The pros and cons of annuities

The main benefit of an annuity is peace of mind. Once you've set it up, you have the reassurance of knowing that you will get a guaranteed income throughout your retirement.

However, please be aware that once you have set up an annuity, you can't change your mind or alter it in any way, so you need to be sure it is the right route for you. You should also consider any other pension income options and whether a combination of products may be a more suitable option for you.

For more information on all the annuity options available visit the Government’s Moneyhelper website.

Try our annuity calculator

Is there an alternative to an annuity?

A popular alternative to an annuity is pension drawdown, although pension drawdown does not guarantee you an income for life. 

Instead, you withdraw money from your pension pot and remainder stays invested meaning it has the potential to continue growing in value, giving you more income. Equally, there's a risk your pension fund may fall in value.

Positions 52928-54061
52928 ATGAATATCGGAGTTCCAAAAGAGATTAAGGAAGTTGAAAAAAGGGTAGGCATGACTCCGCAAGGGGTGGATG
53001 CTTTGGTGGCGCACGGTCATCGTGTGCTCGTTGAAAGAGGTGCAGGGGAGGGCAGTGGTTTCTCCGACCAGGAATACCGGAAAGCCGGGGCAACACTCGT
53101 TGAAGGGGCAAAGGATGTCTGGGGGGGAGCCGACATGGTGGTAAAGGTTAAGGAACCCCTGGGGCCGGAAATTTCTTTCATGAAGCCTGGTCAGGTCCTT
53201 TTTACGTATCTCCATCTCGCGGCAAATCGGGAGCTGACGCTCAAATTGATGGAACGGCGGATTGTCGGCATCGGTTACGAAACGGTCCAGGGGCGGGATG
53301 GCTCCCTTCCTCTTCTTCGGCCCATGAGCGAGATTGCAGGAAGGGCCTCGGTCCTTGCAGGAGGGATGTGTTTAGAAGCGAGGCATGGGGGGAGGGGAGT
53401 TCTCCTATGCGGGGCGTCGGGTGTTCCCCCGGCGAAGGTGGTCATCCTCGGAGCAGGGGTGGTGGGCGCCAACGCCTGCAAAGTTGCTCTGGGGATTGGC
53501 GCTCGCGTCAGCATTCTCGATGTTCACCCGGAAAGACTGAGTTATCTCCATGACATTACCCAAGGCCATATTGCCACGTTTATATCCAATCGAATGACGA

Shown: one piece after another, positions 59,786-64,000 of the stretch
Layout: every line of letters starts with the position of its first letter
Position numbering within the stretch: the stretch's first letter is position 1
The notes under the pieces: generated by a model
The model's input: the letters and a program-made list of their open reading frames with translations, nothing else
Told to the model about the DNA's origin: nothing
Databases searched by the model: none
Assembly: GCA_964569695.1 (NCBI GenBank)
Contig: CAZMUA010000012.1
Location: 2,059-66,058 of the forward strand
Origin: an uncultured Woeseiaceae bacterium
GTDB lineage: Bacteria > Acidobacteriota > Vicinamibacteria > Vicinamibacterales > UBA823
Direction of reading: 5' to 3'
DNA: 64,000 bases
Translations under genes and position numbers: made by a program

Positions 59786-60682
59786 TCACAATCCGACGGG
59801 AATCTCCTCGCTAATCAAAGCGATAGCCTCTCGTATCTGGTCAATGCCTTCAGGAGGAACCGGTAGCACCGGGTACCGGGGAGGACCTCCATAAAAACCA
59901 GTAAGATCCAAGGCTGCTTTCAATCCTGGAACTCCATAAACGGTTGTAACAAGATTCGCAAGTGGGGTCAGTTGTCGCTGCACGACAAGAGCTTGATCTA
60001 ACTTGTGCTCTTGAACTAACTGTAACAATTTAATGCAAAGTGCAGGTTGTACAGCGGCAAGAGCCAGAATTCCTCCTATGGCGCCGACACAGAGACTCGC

There's no limit to how much you can money you can take from your pension pot. You're free to:

  • Withdraw money on a regular basis
  • Withdraw a lump sum as and when you need to
  • Take your pension all in one go

It's important not to use up your pension fund too soon as you may not be left with enough to live on. However, if you're comfortable taking a level of risk and would like flexibility on how and when you can access your money, drawdown may be worth considering.

Or you may choose to mix and match ie. buying an annuity with a portion of your pension pot and investing the balance in a flexi-access pension drawdown plan

Expert guidance on retirement income and annuities

After careful consideration, we've chosen to work with award-winning retirement specialist Age Partnership to guide you through your income options and seek out the best annuity rates for you.

One of their retirement income specialists will talk you through your options in plain English, at no cost to you and with no obligation to go any further. They can look closely at a wide range of annuity providers from across the market including Aviva, Standard Life, LV, Prudential, Canada Life and Hodge Lifetime and see if you qualify for a higher income based on your health and lifestyle.

Calculate your pension income now